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Acai Berry - The Botanical Angle

Updated on June 29, 2010

The acai berry is called jussara in Brazil. The fruit is named after Euterpe, a muse in Greek mythology if you were to look at its botanical name which is Euterpe oleracea. The word is pronounced as aa-sai-ee and it is adapted from the Tupian word 'iwasa'. The palms on which the fruit grow are slender and they grow to a height of up to thirty metres. The leaf span can grow up to three metres. From growing wild, these acai berry palms are now being cultivated because they are in such great demand the world over. This is mainly because of the information about the health-giving benefits of the natural acai berry fruit spilling out beyond the borders of the Amazon area where for centuries it has been a fruit that has been regarded as a health food. In fact, it is thought that for centuries, the acai berry fruit had formed nearly 40% of the Amazon local people’s food.

Like certain other palm trees, the acai berry tree too used to be harvested for its hearts of palm. This means taking out the inner core of the palm and using it as a vegetable. Hearts of palms are a delicacy in the region and are used in salads as well. However, with the acai berry fruit becoming so popular and becoming a money spinner for the area, this practice has been curtailed. Once the inner core is removed, the tree dies and that would mean fewer fruit to sell.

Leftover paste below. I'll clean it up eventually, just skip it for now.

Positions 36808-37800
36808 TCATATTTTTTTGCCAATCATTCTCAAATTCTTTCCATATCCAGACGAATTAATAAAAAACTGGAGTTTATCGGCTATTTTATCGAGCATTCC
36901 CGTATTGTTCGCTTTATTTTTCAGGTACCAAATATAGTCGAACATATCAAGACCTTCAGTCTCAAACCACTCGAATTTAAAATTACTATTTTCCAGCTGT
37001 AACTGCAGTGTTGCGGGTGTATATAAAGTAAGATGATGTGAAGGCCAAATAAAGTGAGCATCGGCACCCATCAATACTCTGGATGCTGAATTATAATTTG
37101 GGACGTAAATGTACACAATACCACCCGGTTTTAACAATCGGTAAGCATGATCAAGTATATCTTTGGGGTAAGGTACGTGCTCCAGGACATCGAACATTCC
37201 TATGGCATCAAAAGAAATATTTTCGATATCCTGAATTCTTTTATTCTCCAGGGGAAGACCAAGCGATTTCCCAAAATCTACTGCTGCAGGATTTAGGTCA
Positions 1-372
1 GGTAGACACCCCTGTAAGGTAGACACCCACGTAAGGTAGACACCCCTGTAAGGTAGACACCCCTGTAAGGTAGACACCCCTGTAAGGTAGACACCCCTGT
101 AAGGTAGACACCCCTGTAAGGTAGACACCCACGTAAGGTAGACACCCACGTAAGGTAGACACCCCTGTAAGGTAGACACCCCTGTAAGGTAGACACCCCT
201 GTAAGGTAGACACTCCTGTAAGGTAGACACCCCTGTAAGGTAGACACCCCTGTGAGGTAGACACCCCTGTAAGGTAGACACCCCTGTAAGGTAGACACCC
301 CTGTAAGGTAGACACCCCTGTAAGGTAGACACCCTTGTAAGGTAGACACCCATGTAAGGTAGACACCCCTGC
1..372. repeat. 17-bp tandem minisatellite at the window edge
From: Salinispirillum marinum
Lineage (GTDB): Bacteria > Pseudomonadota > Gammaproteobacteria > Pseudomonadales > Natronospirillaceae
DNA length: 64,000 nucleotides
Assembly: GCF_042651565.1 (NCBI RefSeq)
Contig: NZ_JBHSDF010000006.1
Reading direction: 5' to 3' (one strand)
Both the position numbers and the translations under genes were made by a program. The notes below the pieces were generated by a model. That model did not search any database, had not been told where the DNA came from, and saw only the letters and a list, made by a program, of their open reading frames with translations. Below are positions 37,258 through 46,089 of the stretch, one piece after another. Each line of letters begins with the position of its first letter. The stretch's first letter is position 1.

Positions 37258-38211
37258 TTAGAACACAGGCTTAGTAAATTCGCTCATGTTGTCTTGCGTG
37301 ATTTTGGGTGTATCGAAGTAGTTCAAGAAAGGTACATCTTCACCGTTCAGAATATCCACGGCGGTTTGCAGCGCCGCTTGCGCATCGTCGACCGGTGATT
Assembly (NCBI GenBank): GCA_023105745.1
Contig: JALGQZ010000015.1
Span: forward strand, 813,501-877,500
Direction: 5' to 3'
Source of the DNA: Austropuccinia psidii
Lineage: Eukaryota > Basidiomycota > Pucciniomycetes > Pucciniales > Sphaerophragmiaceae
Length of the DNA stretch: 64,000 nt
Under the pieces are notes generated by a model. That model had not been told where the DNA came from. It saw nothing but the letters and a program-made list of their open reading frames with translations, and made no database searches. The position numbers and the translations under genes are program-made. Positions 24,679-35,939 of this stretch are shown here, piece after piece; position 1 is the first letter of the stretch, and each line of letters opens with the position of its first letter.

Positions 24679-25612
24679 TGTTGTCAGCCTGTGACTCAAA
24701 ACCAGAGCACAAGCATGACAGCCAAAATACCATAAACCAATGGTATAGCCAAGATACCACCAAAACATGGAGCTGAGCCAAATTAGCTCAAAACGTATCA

The acai berry palm grows wild in the swamps and plains along the Amazon though today, with the huge potential of the fruit pulp, the palms are being cultivated as well. The exocarp or the skin is a green colour and it turns a dark purple when it is ripe. There are a few varieties of acai berry however, which remain green even when they are ripe. Inside the exocarp is a thin layer of mesocarp or pulp which is hardly a millimetre in thickness. Most of the fruit - over three-quarters of it - is the seed which is large. The whole fruit is rather like a huge grape, a centimetre in diameter.

The fruits hang in bunches, rather like grapes but much larger with anything up to a thousand fruit in one cluster. The acai berry fruit is harvested twice in the year. The fruit contains a lot of fats in it and because of this, it tends to spoil when exposed to air. So it has to be made into an acai berry pulp very quickly and then frozen so there is no spoilage. Only the skin and the pulp inside are used and very little acai berry pulp is collected from each fruit because of the large seed. The seed too is crushed for its oil and used for many things.

Traditionally, the acai berry palm needs the kind of soil that the Amazon riverbanks and plains around have to grow. However, today there is a concerted effort to try and cultivate the palms even far away from their natural habitat. Once, these palms grew wild but today, there are man made groves of these palms being planted to meet the huge demand for the acai berry.

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